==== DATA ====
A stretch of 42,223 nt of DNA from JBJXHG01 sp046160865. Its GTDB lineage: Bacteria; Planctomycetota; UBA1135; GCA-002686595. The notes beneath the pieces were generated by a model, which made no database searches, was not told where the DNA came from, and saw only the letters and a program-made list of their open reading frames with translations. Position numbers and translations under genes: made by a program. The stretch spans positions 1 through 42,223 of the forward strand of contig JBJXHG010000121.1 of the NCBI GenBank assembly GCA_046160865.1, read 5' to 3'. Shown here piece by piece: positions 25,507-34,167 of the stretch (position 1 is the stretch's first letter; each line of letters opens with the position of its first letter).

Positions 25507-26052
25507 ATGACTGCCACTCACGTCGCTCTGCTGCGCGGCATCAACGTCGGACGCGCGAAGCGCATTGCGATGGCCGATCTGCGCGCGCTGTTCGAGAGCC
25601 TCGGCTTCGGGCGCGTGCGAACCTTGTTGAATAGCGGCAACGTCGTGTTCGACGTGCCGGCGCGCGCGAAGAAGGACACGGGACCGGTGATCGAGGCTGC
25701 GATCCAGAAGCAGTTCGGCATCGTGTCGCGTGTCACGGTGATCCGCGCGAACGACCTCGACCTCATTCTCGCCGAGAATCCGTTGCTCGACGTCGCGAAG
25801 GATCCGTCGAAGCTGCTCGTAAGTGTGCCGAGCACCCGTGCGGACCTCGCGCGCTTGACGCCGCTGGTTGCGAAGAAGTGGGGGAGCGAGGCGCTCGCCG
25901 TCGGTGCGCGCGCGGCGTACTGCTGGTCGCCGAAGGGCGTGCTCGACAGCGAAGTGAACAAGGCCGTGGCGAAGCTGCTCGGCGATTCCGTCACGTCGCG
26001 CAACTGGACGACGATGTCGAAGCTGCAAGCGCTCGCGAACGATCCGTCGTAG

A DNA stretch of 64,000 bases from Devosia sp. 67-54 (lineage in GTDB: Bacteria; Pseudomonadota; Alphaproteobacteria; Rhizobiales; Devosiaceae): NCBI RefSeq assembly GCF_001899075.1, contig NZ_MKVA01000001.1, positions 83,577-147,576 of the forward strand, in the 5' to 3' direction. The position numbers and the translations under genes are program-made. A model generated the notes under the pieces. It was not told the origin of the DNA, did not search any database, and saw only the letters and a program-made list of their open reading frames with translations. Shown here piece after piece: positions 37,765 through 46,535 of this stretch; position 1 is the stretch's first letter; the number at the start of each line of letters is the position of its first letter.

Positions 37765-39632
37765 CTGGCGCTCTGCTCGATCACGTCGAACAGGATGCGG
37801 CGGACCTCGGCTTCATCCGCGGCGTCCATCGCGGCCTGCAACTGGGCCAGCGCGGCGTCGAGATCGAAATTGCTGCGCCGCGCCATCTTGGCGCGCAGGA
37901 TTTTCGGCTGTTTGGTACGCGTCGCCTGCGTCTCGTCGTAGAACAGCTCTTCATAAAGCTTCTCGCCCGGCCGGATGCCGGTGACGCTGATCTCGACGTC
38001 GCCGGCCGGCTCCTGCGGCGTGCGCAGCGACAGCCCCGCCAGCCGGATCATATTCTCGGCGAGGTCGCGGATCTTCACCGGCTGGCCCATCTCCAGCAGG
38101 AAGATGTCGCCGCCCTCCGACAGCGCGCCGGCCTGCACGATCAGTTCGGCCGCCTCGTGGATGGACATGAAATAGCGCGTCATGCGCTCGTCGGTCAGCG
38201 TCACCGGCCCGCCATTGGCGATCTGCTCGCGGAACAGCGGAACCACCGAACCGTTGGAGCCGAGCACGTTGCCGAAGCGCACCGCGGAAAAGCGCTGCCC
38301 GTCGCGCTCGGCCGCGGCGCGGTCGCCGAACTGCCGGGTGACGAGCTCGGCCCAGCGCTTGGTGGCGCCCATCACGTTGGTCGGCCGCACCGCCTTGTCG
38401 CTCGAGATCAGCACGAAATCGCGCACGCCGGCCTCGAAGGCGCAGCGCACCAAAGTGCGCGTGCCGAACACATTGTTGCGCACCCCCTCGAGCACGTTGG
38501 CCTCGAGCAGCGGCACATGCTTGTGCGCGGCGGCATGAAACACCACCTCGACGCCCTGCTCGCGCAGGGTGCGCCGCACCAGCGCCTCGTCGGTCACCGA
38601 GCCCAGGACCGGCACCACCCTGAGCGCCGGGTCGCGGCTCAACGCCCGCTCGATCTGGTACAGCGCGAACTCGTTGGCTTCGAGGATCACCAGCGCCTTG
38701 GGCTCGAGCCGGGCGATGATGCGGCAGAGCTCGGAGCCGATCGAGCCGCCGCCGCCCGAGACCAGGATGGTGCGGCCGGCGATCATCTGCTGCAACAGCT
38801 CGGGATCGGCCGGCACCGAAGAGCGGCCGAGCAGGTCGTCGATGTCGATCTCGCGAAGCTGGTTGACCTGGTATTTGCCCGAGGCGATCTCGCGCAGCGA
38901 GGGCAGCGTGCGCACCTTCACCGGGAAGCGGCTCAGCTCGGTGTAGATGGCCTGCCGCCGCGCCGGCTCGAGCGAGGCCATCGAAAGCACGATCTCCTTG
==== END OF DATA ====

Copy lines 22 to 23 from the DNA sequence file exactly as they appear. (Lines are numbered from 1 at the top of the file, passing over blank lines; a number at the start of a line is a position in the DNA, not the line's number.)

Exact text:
38801 CGGGATCGGCCGGCACCGAAGAGCGGCCGAGCAGGTCGTCGATGTCGATCTCGCGAAGCTGGTTGACCTGGTATTTGCCCGAGGCGATCTCGCGCAGCGA
38901 GGGCAGCGTGCGCACCTTCACCGGGAAGCGGCTCAGCTCGGTGTAGATGGCCTGCCGCCGCGCCGGCTCGAGCGAGGCCATCGAAAGCACGATCTCCTTG